Rompicherla, S, Miller, K, Chao, L, Akturk, H.K, Alonso, G.T, Davis, G, DeSalvo, D, Weinstock, R, Hsieh, S, Kamboj, M, Rapaport, R, Ebekozien, O

Automated insulin delivery relates to lower HbA1c values in people with type 1 diabetes (PwT1D) participating in clinical trials, but real-world evidence is lacking.

This observational crossover study used medical record data from PwT1D newly diagnosed between 2019-2023 from 32 centers in the T1D Exchange Quality Improvement Collaborative. We used real-world Electronic medical record (EMR) data to examine HbA1c levels among people with type 1 diabetes (PwT1D) classified as MDI users after T1D diagnosis and changed to AID during follow-up, versus people who changed to non-AID pump therapy. We compared HbA1c levels when initially using MDI to HbA1c levels after starting insulin pump therapy with and without AID.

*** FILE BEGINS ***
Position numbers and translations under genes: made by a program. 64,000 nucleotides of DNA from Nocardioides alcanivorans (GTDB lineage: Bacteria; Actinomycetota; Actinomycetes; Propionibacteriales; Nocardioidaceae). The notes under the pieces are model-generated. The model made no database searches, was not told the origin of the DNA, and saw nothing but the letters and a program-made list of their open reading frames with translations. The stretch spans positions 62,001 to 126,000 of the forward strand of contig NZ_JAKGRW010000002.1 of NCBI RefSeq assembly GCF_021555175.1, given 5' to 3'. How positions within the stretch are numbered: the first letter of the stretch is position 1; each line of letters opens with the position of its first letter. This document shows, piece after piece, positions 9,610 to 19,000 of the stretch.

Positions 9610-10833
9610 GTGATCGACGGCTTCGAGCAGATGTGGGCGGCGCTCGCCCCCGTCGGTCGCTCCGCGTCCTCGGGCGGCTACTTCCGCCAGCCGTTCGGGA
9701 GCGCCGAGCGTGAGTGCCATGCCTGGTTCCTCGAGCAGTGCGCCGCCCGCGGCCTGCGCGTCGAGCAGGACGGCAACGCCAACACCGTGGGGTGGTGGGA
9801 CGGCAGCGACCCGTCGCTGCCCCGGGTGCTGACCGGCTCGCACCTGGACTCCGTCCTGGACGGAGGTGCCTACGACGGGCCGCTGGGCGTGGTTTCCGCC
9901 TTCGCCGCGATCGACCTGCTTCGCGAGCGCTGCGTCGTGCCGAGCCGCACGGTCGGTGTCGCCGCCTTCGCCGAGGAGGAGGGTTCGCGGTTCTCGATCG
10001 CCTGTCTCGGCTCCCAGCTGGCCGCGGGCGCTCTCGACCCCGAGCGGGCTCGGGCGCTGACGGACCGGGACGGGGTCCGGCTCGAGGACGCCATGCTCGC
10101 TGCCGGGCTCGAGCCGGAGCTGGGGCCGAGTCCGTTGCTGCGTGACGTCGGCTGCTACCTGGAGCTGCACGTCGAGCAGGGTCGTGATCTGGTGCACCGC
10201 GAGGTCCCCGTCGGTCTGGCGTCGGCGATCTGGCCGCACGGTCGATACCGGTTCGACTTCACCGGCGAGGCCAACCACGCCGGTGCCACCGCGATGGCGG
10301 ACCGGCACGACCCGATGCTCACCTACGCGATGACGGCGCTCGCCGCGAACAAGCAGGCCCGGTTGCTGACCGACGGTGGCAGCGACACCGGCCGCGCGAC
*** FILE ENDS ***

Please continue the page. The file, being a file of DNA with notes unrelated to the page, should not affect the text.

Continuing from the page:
There were 1,578 PwT1D who changed from MDI to AID after median (IQR) duration of 2.1 (2.3) years and 2,825 who changed to non-AID pump therapy after 0.8 (1.2) years. Among PwT1D who changed to AID, median (IQR) HbA1c decreased from 7.7 (1.7) to 7.4 (1.7) and HbA1c decreased from 8.0 (1.9) to 7.9 (1.9) among those changing to non-AID pump therapy. Odd Ratio (95% CI) of having an HbA1c < 7.0% was 1.60 (1.34, 1.92) when changing to AID compared to non-AID pump therapy after adjusting for confounders.

We saw a greater decline in HbA1c levels and severe hypoglycemic episodes observed in AID users vs those using non-AID pump therapy.

Click here to read the full abstract